The Heat Is Online

Researchers Link Warming to Accelerated Evolution

Global Warming Fuels Speedy Evolution

Discovery News, Feb. 22, 2006

 

Feb. 22, 2006  Don't look now, but your backyard is evolving. It's no joke. There's a growing body of evidence that evolution is no longer something only seen either in this year's flu virus or Cretaceous tyrannosaur bones. It's happening everywhere, right now, and charging full-steam ahead.

 

Research on toads, frogs, salamanders, fish, lizards, squirrels and plants are all showing evidence that some species are attempting to adapt to new conditions in a time frame of decades, not eons, say biologists.

 

What's more, one of the biggest reasons for all this evolution right now may be that human-induced changes to climate and landscapes give species few other options.

 

Move, Adapt or Die

 

"Basically, a species can do three things," said the University of Sydney's Richard Shine: "go extinct, move or adapt."

 

The first two have kept conservation biologists working day and night, to the exclusion of the third, he said. But that's changing as real-time evolution is hitting the news wires and getting more attention.

 

The highest-profile case yet was made public by Shine and his colleagues in the Feb. 16 issue of Nature: the case of toxic cane toads at the forefront of a seven-decade Australian invasion. Measurements over the years prove that the leading toads have evolved significantly longer legs.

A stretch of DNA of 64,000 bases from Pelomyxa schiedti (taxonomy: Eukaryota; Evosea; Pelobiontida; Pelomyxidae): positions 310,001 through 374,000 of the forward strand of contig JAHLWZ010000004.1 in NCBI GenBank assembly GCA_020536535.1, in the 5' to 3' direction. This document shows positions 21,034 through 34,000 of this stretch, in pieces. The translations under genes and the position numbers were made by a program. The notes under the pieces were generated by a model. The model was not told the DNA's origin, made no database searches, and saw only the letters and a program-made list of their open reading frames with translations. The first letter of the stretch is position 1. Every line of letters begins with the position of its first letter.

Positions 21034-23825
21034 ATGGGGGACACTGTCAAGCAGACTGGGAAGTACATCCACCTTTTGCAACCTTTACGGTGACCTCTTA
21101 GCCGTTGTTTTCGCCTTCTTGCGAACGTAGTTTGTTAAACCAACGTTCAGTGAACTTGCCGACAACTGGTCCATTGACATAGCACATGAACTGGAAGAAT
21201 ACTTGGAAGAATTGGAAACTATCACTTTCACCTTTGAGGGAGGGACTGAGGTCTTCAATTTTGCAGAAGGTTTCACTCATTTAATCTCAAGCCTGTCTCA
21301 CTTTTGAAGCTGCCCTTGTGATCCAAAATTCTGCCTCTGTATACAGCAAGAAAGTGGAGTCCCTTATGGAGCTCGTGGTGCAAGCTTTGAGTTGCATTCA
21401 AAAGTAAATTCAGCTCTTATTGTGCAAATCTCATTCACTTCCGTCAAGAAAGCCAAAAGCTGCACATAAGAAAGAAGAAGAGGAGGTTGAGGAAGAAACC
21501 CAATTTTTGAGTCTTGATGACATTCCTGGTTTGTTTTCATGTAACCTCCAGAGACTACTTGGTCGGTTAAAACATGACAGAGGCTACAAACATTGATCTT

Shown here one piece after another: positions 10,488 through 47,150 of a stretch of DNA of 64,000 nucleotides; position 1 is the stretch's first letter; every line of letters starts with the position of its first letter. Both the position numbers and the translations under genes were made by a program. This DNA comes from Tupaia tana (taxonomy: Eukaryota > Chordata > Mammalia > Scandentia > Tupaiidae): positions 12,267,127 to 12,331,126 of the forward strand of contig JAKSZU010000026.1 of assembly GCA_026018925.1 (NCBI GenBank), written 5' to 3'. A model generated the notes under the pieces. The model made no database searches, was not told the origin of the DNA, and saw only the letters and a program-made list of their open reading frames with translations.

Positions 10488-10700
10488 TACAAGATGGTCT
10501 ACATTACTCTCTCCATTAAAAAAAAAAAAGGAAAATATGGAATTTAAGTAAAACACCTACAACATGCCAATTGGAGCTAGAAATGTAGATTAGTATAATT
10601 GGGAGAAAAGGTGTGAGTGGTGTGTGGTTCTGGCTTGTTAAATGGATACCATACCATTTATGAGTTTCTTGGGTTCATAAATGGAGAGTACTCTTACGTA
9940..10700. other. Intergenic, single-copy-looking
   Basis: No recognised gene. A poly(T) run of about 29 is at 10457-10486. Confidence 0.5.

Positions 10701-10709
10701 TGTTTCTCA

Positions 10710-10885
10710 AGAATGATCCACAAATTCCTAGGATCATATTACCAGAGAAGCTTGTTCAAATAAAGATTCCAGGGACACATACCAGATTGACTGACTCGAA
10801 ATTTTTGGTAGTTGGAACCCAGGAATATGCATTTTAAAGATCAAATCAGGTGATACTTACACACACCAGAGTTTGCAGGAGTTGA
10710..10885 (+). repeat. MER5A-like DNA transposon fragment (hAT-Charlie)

It appears that hopping further and faster rewards long-legged toads with the first crack at lush virgin territory, and therefore more offspring to perpetuate their athleticism.

 

Behind that story are even more cases of rapid evolution, says Shine, an evolutionary ecologist. Already he's seeing changes in native Australian snakes. First they tried to eat the toads, and died. Now, Shine says, the surviving snakes have modified jaws which make them unable to eat the toads and therefore safe from their toxin.

"Invasive species are a nice model," Shine said.

 

They hint at the rates of evolution that might be expected as species feel the increasing pressure of global warming. They also draw the attention of conservation biologists, who are often on the front lines of battles to save habitats and individual species.

 

"In the past 20 years, essentially all evolutionary biologists have come to widely recognize the importance and prevalence of (what's) often called 'rapid evolution,'" wrote evolutionary biologist Andrew Hendry of McGill University, who responded to questions via email from the Galapagos Islands. "Many conservation biologists have recently come to the same realization and I expect that the rest will soon follow."

 

Rapid evolution is good news for conservation biologists. It implies that the number of species that might go extinct will be less than some current estimates, which predict as many as one-third of all species alive today will be wiped out by 2050.

 

The first known case of a mammal responding genetically to warmer climate warming is the red squirrel of the Yukon Territory.

 

Canadian scientists have discovered that red squirrels are giving birth about 18 days earlier than their great-grandmothers. It's the early squirrel that gets the nut, after all: natural selection in action.